They say, “Collaboration is the new innovation”. The irony of it is that, now students have to be innovative in order to collaborate. Online forums do help to a certain extent. These are platforms where students can ask questions and get answers from peers, mentors and teachers alike. The downside of platforms like this is that response is very slow. This could be that not everyone will be available at the same time and others may shy away from the responsibility of answering or responding. This may lead students to being frustrated as they struggle to move on to the next chapters or concepts before they understand the current concept. Learning is designed to be sequential in its nature. It is very hard to understand if you skip some concepts. With the absence of face to face consultations, lecturers’ assistance is hard to come by. For a start, most lecturers and students alike are not used to online meetings although there are platforms like zoom, Microsoft teams etc. It is much easier to knock on the door of a lecturer than to call him on Microsoft teams. Lecturers need to make slots available for students to consult online to avoid dealing with multiple calls at once. Alternatively, students can send their most pressing questions to the lecture for the lecturer to respond to all of them in one video or written document. However, this hinders the progress of active students as they have to wait for questions to accumulate.
As far as group discussions are concerned, one brother noted that “Out of sight is out of mind”. The WhatsApp group they created to discuss their course content and material is now a ghost town since everyone is at home. He noted that, different people are studying different concepts, if they are studying at all, so it is hard for one student to ask questions in such groups. In few cases questions are posed, answers are hard to come by. One must admit if WhatsApp groups are used effectively, they can have a positive impact on interdependence learning. There should be few group leaders and groups’ rules and regulations in place for engagement to be progressive and productive.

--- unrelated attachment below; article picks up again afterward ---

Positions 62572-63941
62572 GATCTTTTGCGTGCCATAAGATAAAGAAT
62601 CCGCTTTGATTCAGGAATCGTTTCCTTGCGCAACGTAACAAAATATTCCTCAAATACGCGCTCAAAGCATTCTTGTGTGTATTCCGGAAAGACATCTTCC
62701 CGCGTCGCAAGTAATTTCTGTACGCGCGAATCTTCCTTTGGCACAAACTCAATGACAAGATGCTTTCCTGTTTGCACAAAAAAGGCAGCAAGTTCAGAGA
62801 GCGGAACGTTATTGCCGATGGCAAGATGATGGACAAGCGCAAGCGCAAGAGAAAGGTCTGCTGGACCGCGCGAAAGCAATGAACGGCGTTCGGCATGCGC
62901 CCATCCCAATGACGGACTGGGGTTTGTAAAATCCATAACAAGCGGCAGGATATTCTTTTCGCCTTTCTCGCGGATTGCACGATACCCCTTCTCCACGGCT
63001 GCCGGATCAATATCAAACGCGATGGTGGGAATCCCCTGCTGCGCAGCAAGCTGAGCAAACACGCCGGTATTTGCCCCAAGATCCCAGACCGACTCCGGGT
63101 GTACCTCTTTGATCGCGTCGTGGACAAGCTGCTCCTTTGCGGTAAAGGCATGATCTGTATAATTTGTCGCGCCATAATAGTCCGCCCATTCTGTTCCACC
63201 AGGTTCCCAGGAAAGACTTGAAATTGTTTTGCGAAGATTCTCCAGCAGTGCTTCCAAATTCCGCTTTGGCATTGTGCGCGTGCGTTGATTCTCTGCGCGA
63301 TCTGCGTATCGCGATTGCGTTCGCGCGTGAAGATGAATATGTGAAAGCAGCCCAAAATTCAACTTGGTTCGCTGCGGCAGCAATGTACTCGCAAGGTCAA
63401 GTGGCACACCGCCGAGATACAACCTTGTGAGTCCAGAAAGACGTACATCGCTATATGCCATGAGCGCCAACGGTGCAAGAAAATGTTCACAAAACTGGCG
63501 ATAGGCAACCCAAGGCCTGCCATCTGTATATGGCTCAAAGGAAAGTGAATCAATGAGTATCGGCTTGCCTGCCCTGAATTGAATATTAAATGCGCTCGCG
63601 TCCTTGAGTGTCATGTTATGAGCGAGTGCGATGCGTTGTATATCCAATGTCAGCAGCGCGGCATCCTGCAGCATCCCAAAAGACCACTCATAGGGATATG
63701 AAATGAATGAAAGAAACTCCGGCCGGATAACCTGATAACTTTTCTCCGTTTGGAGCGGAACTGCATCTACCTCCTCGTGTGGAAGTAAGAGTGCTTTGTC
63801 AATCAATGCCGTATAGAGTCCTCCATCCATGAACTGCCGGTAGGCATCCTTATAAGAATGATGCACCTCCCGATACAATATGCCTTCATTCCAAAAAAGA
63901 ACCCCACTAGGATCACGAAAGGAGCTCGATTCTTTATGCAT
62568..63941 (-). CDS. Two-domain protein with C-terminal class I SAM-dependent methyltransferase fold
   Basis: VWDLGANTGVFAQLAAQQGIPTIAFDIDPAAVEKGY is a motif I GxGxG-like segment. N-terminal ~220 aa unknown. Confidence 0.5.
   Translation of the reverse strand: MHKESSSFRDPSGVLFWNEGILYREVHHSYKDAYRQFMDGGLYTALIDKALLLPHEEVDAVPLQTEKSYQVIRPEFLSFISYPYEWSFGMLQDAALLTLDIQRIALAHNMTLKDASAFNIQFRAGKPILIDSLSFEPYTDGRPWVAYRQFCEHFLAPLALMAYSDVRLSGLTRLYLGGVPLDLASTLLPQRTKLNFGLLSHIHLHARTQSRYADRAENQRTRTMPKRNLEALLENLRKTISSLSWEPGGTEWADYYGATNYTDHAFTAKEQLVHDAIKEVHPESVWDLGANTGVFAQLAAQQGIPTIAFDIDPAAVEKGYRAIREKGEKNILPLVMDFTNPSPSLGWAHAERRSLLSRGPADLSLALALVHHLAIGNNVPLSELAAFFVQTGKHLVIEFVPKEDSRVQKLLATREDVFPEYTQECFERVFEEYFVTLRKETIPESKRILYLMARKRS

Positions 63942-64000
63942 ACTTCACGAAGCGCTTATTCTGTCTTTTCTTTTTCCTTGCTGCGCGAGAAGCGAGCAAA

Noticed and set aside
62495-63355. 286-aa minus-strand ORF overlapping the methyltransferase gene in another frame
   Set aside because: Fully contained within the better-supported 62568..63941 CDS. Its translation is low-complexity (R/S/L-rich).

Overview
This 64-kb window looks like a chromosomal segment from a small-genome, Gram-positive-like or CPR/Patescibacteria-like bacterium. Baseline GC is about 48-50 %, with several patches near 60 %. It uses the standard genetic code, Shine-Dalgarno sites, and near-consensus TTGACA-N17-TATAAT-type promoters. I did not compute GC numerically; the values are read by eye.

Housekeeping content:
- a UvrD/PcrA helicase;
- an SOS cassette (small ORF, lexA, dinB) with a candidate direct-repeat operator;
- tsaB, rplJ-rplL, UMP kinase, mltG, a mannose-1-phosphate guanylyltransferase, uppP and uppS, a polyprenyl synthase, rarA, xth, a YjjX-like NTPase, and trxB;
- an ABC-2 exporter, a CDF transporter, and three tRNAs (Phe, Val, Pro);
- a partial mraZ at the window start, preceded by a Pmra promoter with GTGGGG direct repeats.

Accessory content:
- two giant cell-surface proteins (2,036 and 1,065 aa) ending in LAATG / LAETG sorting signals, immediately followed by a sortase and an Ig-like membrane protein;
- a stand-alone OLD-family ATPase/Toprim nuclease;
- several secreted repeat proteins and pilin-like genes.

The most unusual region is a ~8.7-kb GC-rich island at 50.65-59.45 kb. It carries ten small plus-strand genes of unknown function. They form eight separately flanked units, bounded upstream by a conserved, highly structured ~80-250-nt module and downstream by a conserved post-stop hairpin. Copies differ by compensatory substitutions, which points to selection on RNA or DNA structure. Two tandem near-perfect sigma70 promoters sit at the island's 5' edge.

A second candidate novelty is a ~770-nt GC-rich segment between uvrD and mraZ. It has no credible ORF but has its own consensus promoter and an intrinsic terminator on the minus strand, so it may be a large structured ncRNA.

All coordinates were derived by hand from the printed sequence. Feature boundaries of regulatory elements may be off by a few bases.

Mentors and tutors come very handy more than ever. These support systems should provide an option for students to directly find assistance. Mentors should reach out and their mentees or “tutlings” should do the same. Organizations like Bono Foundation, Tutoring Skeem and Faculty of Best Advisory can encourage virtual presence of tutors and mentors via Facebook messenger and WhatsApp to be accessed by the students they serve. This also helps protect students from cyber bullying in the name of “online tutoring”. Students should be wary of who they receive online tutoring from.
This pandemic has, amongst other things proved that there is a need for reputable, safe and convenient online platform to help students solve their academic challenges. At this point, it is important for students to keep in touch with their fellow students and mentors they know and seek assistance from them, because learning, really is not a one man’s job!
We have taken our time to share these ideas with you as a response to the clarion call by Miss Universe 2019 Zozibini Tunzi that “Nothing is more important than taking up space in society.” We have taken the space of ideas for our practices as per the injunction of Miss Universe 2019, and we do so with the highest level of intellectual generosity, emotional humility and cultural sensitivity. Today, like, tomorrow and yesterday, ours is to lead. Written by Ntsundeni Ndou and Mafule Moswane
15 th April 2020